Well, I’m actually writing Tuesday’s post on Tuesday. For the last three days, I’ve been play catch-up, since I had to hustle so much for some magazine articles that I am working on. I’m going to have to get Eunie to start cracking the whip two weeks before deadline times so that I don’t get so messed up again. I’m such a slacker. I never used to wait until the last moment for an assignment. I don’t like working under pressure. I don’t know what’s gone wrong in the last year or so. I seem to always be hurrying the last few days before a deadline and I don’t like that. I try not to let it affect the quality of my work, but I think that I’m really kidding myself about that.
Anyway, here’s a strange critter that could spoil your day much more than a missed deadline. In fact, if you were seriously stung by the spines on his dorsal fins, you could be dead, not just late:
It’s one of the many varieties of Scorpionfish that live in our waters. Here’s another one:
From the front, it is very difficult to see the eyes. Try enlarging the image by clicking it and comparing it to the previous image.You might be surprised where you find the eyes in this image. The “monkey head” figure, is just a fluke of camouflage and the dark depressions where you might think to find the eyes is just a trick of the light and shadows.
The Dwarf Hawkfish, though only half as long as your finger, is so full of colour that it looks as if it were wearing a clown suit:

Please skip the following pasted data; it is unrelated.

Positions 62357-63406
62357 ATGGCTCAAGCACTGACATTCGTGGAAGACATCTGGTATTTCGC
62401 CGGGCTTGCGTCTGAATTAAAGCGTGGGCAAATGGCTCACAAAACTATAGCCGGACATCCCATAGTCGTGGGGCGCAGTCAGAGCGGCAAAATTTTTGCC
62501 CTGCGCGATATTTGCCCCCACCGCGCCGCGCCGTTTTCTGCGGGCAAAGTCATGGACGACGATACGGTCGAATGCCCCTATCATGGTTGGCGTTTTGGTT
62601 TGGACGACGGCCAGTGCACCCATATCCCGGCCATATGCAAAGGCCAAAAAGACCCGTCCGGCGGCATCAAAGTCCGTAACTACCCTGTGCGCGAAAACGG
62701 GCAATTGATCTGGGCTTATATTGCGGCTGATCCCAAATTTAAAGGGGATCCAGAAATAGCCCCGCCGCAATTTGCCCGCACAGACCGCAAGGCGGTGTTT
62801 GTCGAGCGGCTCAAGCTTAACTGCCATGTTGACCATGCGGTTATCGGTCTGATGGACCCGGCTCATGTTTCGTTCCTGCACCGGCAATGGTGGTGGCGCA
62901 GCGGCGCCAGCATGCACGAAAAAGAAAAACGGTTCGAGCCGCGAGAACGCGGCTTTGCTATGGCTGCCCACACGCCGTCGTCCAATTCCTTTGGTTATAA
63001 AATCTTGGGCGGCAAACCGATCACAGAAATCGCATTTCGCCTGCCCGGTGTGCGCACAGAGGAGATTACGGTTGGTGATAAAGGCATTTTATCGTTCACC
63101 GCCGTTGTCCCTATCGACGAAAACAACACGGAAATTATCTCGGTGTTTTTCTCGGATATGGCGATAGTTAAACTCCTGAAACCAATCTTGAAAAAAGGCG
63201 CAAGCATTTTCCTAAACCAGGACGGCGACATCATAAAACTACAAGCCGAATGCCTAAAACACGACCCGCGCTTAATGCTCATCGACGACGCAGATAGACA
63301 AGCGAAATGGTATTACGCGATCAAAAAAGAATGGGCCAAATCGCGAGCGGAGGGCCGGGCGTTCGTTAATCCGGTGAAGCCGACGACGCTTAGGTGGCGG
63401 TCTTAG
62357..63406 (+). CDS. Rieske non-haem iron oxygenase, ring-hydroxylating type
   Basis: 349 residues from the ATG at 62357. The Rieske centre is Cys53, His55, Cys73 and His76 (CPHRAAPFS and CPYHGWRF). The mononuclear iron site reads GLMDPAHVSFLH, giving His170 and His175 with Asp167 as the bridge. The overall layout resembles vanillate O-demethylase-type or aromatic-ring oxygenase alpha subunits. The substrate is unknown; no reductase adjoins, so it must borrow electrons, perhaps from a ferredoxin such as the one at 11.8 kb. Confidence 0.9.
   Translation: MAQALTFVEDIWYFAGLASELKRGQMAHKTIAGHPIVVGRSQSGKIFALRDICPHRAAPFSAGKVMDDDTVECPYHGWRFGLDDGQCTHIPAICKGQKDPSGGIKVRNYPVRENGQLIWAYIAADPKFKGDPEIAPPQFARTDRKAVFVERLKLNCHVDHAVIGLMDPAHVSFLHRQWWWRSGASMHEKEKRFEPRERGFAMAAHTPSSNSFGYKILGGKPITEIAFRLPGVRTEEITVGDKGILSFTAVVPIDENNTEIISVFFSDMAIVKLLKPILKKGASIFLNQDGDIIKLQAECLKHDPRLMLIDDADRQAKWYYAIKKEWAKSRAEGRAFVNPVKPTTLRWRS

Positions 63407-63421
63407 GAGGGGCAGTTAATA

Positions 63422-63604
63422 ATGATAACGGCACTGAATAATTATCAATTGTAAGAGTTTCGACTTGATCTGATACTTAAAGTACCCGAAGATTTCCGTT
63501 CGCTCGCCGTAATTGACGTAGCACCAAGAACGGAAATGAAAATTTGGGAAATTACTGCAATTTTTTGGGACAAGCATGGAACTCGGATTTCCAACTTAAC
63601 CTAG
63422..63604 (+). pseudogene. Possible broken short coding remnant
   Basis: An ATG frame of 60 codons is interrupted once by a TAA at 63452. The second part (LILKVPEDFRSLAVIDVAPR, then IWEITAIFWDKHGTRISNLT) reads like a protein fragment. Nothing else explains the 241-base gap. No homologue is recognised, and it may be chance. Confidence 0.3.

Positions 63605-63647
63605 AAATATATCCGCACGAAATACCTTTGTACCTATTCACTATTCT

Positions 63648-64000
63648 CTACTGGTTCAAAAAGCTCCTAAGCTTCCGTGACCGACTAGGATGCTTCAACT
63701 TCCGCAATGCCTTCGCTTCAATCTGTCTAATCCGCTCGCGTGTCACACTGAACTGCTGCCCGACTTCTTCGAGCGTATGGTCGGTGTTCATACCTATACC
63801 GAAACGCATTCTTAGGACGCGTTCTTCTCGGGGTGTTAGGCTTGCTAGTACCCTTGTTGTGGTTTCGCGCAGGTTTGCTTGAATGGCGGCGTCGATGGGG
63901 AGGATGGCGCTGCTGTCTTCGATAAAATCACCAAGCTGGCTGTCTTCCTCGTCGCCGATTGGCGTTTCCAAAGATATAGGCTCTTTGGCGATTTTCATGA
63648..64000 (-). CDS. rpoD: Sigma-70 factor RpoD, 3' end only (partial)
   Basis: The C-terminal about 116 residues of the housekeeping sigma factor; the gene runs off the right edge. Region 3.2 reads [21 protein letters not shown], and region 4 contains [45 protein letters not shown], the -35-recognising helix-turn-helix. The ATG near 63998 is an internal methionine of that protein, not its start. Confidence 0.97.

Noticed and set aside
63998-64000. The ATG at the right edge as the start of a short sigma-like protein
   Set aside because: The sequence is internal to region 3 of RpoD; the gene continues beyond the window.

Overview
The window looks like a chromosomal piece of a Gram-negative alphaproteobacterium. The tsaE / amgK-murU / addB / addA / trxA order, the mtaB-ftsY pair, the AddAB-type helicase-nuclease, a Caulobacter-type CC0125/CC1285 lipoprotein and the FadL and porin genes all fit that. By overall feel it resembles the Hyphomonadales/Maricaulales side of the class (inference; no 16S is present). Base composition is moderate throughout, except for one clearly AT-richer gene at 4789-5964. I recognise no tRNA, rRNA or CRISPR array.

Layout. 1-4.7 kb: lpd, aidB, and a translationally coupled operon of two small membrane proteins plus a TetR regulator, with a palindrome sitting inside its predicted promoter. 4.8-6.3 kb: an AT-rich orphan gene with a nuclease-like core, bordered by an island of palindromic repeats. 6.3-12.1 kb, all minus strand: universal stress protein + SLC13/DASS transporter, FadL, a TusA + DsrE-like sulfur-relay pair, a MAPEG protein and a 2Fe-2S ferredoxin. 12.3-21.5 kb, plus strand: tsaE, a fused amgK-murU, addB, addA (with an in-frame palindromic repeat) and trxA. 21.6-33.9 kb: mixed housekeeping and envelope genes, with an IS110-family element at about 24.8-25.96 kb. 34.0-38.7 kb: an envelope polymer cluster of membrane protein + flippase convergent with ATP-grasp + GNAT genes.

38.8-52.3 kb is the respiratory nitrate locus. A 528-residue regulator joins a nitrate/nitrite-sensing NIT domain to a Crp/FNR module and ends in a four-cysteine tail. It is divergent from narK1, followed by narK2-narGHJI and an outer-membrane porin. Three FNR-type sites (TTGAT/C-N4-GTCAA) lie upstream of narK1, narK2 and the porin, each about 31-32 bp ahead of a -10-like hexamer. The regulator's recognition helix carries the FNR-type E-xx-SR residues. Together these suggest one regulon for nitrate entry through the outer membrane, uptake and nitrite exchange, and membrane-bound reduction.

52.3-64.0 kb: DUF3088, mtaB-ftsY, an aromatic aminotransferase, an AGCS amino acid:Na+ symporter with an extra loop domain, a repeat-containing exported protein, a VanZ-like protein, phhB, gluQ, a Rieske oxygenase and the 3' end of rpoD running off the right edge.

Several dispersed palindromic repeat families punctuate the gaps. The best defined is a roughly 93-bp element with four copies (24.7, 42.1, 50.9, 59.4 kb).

We have quite a variety of hawkfish here. I should mention that the SEARCH box on the sidebar of Madang – Ples Bilong Mi works quite well. Just enter “hawkfish” into the box and press <ENTER>. You’ll see all of the posts in which the word appears.
Here is another shot that you may have seen before. I got this one at Planet Rock, I believe. It is a school of mixed Pickhandle Barracuda and Bigeye Trevally:
They tend to swim around in giant circles, so, if you get inside the circle, you can snap away happily for quite a while without having to chase them.
This is one of my best nudibranch shots. It is also one of our most colourful nudibranchs. The word means “naked lung”. You can see the breathing organs at the right side – the tail end:
Last, but certainly not least, is the Netfin Grouper. This fish seems somehow dignified to me, as if it were the undersea version of a banker or stock broker in a pin-striped suit. Whoops, maybe I did a little faux pas there. Putting the word dignified in the same sentence with bankers and stock brokers these days might rub some people the wrong way. Oh well, it’s not for me to decide. I put my money under the mattress these days. I lose less that way:
We’ll have to see if tomorrow something else pops into my head beside fish. I certainly hope so and that I have time to write about it.Tags: barracuda, Bigeye Trevally, dwarf hawkfish, grouper, hawkfish, netfin grouper, nudibranch, pickhandle barracuda, scorpionfish